Multicultural Round driving CALD engagement with footy
The Australian Football League (AFL) Multicultural Round continues to go from strength to strength, as it welcomes new communities to embrace Australian football and highlights the contributions multicultural communities make to the game.
Last weekend, match commentary was broadcast in seven languages; Mandarin, Greek, Hindi, Arabic, Vietnamese, Spanish and Italian.
Field umpires had the word ‘Umpire’ printed on the back of their shirts in one of the seven languages. The 50-metre arcs had the word ‘Fifty’, and the footballs had the word ‘Welcome’ painted on them in one of the seven languages.
Many of the clubs also ran culturally diverse pre-game activities and on-field entertainment, including food festivals, dancing and firework displays.
Held annually, the AFL’s Multicultural Round is a window into the work being done by the football community more broadly.
The Western Bulldogs Community Foundation (WBCF) works with communities that are most at risk of social isolation and disengagement in Melbourne’s west, namely culturally and linguistically diverse (CALD) communities.
Kim Kelsey, the Community Engagement Coordinator for the Western Bulldogs, says the club is constantly striving to improve the programs offered to CALD communities in the west of Melbourne.
According to a recent survey, 42 per cent of community residents in the suburbs of Wyndham, Melton, Moonee Valley, Maribyrnong, Hobsons Bay and Brimbank speak two or more languages at home while 14 per cent of residents born overseas speak English ‘not well or not at all’.
The WBCF believes that football provides a unique platform to engage with these under-represented communities.
The club’s Settlement Services, which has worked with local communities since 2007, also uses other sports such as netball and badminton as a conduit to introduce Australian culture and values.
CALDplay is a weekly sports program for newly arrived migrants and refugees where participants can learn new skills, improve their English, form friendships and get active.
CALDplay is open to a wide range of English-learning students between the ages of 16 and 65 years old, but at least 50 per cent of the 1,000 people reached annually are between 16 and 25 years old.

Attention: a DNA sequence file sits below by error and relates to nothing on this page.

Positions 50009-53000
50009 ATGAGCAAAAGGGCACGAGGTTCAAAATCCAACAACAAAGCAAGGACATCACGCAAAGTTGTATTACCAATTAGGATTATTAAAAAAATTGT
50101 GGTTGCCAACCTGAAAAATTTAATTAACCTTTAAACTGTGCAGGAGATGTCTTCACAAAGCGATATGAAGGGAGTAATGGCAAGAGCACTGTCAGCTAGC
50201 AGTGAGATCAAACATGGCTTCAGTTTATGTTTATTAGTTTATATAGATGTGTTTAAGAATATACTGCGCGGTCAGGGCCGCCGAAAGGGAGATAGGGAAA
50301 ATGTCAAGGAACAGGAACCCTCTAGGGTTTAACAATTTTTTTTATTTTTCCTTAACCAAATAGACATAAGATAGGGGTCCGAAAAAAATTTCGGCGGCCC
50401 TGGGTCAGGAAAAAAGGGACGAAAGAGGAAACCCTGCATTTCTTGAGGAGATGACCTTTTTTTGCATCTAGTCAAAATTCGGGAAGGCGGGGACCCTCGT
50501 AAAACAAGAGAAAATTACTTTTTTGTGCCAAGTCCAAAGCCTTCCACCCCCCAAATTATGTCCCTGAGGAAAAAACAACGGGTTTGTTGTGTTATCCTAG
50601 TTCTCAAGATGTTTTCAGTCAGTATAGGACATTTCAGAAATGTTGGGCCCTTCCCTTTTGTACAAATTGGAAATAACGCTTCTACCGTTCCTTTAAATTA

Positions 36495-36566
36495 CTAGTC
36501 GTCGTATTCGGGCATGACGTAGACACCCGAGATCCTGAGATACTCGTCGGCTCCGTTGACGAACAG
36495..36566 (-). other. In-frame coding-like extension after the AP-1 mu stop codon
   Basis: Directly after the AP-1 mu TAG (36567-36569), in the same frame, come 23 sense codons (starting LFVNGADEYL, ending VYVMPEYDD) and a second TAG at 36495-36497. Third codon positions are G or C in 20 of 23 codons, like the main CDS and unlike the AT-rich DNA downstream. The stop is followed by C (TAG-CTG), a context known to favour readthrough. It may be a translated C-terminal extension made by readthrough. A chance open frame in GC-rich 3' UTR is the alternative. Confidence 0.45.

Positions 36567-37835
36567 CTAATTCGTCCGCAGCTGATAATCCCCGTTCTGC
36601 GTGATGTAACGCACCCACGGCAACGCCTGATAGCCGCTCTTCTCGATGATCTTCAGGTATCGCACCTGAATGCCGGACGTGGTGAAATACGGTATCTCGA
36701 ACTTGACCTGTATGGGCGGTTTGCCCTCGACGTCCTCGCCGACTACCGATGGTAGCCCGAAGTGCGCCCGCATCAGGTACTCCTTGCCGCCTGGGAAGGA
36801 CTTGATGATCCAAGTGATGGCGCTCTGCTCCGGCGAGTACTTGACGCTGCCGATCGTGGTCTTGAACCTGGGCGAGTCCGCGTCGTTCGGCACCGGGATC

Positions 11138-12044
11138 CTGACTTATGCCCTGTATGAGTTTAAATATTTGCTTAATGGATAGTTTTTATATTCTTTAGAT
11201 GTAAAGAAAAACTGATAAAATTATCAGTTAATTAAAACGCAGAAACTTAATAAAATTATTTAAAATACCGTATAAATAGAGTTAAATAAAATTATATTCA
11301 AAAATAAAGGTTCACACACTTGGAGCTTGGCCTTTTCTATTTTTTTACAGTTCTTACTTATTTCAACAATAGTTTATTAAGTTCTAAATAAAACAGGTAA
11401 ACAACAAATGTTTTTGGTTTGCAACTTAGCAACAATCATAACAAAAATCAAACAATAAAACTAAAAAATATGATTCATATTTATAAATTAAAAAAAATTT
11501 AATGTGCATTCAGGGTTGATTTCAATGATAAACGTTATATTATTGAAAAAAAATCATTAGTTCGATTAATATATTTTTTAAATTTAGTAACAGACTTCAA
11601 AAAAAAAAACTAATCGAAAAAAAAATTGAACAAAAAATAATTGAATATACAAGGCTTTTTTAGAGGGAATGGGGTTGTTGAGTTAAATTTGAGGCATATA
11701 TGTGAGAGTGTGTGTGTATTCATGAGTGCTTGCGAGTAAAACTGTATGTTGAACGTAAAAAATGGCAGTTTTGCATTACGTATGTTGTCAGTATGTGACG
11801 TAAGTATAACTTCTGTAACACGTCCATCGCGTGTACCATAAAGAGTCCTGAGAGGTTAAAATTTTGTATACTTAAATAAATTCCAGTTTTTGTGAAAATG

“We find that a lot of them want to play soccer because it’s what they know, it’s something that they’re good at, it builds self-esteem in them,” Ms Kelsey said.
“But football is interesting for them, it’s something that they’ve never played before and the ball’s an odd shape. Many of them embrace it.”
Ms Kelsey says when you introduce these kinds of sports, you find natural talents in people. These talents can then lead to leadership programs and opens up many more opportunities.
“I think more than anything we are building that self-confidence, building that self-esteem,” she said.
After the CALDplay term two program, which is predominately football, participants had the opportunity of going to a Western Bulldogs game.
“We try to make it inclusive to all games, so we offer a three game membership which gives them the opportunity to come out with their family,” Ms Kelsey said.
In the AFL’s Multicultural Round, 30 selected participants participated in the guard of honour at Etihad stadium. Ms Kelsey says half of them had never been to a football game before.
The CALDplay term three program will introduce its community groups to sports such as lawn bowls and athletics.
The six to eight week structured sports program has a 75 per cent retention rate of participants.
After the program participants have gone on to join and access local clubs and facilities, become Western Bulldogs CALD Ambassadors and student leaders.
“It’s so rewarding to put a football in someone’s hands when they’ve never done it before,” Ms Kelsey said.
“Sports bring out the competitiveness in people, sport is happiness.”
AMES Australia Staff Writer